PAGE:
Wellington Scoop

CofC predicts more jobs in Wellington, in spite of rise in NZ unemployment

Press Release – Wellington Regional Chamber of Commerce
While unemployment continues to rise, the outlook for the Wellington labour market shows some promise according to the Wellington Regional Chamber of Commerce.

“The Chamber’s latest businesses confidence survey showed increased numbers of Wellington employers are expecting to take on new staff,” said Chamber CEO, Charles Finny.

“26% of respondents expected an increase in full time employees in the next three months against 11% expecting a reduction. The majority are expecting no change.

“In spite of the increasing unemployment rate, many Wellington businesses are still citing ‘staff shortages’ and ‘difficulty to recruit and retain’ as their key concerns.

“While not so accurate at the regional level, today’s Household Labour Force Survey data shows that the Wellington labour market is faring better than the country as a whole with a 6.3% unemployment rate (compared with the non-seasonally adjusted, New Zealand-wide figure of 6.8%).

“While some sectors are less optimistic than others and some uncertainty exists as decisions are made in the government sector, there is a core of businesses looking to expand which is encouraging for the regional economy,” Mr Finny concluded.

Businesswire article by Jonathan Underhill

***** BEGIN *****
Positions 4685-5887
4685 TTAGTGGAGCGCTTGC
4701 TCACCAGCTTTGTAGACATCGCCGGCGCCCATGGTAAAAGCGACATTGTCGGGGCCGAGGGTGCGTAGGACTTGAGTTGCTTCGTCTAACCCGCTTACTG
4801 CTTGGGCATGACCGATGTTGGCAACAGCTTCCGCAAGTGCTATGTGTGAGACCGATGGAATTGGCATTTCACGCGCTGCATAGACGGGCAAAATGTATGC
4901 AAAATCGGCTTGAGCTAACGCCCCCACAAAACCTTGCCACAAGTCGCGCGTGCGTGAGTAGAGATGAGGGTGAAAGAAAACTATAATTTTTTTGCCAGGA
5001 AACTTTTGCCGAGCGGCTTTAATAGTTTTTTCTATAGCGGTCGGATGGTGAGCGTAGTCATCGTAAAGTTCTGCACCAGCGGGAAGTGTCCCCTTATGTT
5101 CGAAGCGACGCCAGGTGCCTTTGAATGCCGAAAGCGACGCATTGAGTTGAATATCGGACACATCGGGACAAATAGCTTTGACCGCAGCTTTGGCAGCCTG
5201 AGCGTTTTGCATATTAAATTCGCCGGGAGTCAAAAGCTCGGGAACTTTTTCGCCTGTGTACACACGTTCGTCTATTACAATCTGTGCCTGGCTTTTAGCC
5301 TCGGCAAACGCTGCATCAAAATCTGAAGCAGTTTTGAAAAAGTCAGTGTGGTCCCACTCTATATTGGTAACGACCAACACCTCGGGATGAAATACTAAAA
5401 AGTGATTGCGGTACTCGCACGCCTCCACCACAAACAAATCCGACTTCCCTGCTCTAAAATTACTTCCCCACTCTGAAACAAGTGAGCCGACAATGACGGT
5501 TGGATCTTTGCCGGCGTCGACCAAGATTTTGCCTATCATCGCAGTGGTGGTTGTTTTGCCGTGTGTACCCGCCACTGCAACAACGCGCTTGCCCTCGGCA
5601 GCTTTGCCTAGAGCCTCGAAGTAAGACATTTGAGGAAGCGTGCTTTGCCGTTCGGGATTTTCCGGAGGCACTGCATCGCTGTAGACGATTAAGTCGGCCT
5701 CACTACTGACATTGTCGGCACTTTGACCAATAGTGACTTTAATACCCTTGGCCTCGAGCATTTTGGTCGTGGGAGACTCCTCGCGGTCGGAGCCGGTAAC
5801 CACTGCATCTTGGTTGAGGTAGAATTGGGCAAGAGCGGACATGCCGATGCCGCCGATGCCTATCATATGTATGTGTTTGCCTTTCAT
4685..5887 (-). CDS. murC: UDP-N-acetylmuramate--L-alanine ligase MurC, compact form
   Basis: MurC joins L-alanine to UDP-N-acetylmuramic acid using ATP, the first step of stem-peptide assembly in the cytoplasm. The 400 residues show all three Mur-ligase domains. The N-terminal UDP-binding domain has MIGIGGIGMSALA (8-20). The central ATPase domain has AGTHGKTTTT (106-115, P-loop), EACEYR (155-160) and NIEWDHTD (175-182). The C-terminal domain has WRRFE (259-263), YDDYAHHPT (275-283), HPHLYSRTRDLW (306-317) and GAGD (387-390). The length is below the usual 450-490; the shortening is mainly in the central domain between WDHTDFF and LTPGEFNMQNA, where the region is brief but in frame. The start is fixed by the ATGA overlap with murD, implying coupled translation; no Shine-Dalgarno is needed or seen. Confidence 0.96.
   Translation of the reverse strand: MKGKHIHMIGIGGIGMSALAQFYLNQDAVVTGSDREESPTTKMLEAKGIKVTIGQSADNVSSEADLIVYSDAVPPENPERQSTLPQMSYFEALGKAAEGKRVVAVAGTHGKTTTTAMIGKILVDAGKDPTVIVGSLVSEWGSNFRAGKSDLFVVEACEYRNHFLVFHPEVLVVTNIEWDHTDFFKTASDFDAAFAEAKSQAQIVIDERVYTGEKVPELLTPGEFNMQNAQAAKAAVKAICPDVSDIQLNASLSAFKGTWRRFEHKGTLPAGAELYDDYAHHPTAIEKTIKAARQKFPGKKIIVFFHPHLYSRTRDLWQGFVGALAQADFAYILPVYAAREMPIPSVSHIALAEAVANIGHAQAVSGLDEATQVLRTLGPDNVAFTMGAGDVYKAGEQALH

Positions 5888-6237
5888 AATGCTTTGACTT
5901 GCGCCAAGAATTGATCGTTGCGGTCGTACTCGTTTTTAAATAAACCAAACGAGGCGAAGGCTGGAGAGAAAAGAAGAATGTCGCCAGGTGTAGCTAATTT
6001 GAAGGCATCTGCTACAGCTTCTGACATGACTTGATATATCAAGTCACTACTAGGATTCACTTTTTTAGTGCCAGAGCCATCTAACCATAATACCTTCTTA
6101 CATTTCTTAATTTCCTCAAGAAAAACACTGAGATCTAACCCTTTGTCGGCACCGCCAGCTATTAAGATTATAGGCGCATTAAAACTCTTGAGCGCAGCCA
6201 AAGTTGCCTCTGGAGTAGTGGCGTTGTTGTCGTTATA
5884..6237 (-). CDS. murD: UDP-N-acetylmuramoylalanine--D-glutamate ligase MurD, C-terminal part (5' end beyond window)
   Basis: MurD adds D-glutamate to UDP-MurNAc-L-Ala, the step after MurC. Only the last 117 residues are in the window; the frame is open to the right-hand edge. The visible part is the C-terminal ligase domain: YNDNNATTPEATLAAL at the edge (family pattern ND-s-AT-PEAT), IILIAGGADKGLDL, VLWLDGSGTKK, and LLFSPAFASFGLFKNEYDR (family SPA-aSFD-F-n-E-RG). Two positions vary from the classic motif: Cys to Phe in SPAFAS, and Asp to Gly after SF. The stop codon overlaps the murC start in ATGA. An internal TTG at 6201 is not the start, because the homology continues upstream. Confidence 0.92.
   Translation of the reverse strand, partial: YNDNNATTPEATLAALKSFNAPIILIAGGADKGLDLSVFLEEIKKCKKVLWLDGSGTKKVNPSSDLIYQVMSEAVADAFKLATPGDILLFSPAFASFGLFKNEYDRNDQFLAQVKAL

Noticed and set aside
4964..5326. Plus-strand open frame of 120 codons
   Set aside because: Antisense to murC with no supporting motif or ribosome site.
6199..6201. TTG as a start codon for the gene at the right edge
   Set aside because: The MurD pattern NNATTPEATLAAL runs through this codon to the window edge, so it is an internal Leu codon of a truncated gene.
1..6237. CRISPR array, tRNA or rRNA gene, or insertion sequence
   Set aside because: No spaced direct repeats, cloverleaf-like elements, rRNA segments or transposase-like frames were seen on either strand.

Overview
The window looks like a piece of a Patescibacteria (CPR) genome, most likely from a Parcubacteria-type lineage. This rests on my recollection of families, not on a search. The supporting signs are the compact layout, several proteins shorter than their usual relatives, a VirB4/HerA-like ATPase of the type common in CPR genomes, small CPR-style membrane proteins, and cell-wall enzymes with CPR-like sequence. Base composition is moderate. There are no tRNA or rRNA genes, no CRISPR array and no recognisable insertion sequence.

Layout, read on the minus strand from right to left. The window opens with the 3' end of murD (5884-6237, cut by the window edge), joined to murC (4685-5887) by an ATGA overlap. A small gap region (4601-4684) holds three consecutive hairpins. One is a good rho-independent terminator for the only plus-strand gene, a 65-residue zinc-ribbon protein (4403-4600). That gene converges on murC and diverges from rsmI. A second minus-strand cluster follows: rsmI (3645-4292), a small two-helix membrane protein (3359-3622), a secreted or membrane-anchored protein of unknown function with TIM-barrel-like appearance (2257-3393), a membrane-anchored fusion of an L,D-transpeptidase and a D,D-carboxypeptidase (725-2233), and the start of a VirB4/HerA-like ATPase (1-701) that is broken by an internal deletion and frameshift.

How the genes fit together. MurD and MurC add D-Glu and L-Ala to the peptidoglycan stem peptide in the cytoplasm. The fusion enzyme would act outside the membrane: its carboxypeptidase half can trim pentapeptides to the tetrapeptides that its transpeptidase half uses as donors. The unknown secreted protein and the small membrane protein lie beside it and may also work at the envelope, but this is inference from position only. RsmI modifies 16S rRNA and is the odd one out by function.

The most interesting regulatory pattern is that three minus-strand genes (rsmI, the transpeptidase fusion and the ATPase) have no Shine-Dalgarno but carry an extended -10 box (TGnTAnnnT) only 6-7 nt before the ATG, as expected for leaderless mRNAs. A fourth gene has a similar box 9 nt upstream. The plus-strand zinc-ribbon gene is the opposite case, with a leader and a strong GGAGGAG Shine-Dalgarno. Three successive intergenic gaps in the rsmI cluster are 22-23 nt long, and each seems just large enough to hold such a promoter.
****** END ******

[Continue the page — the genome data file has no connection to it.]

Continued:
New Zealand’s unemployment rate surged more than expected in the fourth quarter to the highest in more than a decade, stoking speculation the central bank won’t rush to raise interest rates. The kiwi dollar tumbled and the two-year swap rate dropped.

The jobless rate rose to 7.3%, from 6.5% three months earlier, according to Statistics New Zealand. Economists had expected a rate of 6.8%, according to a Reuters survey. The participation rate edged up to 68.1% from 68%.

Unemployment topped the central bank’s estimate of 6.6%, giving investors cause to think Governor Alan Bollard is more likely to wait until June to raise the official cash rate from a record low 2.5%. The New Zealand dollar sank to 70.17 U.S. cents from 70.71 cents immediately before the figures were released. Two-year swaps fell to 4.29% from 4.37.

“The middle of the year could now be more like June than April,” said Keith Poore, who oversees $4 billion as head of investment strategy at AXA Global Investors in Wellington. “The plan is still to raise interest rates but maybe not in such big, meaty chunks.”

The number of people unemployed rose by 18,000 to 168,000 in the fourth quarter, the highest since June 1993. Employment fell by 0.1%, seasonally adjusted, to 2.15 million, and was down 2.4% in the year.

In annual terms, employment fell in manufacturing, retailing, accommodation, the arts, recreation and other services industries, the government statistician said. Employment in health care and social assistance rose.

1 comment:

  1. Allan Probert, 11. February 2010, 7:30

    Not seeing this in the small and medium business section of the economy so struggle to see where they get their info from….I am hearing increased debts; no cashflow; low public demand and increased unemployment and lack of bank support along with the tightening of credit by suppliers.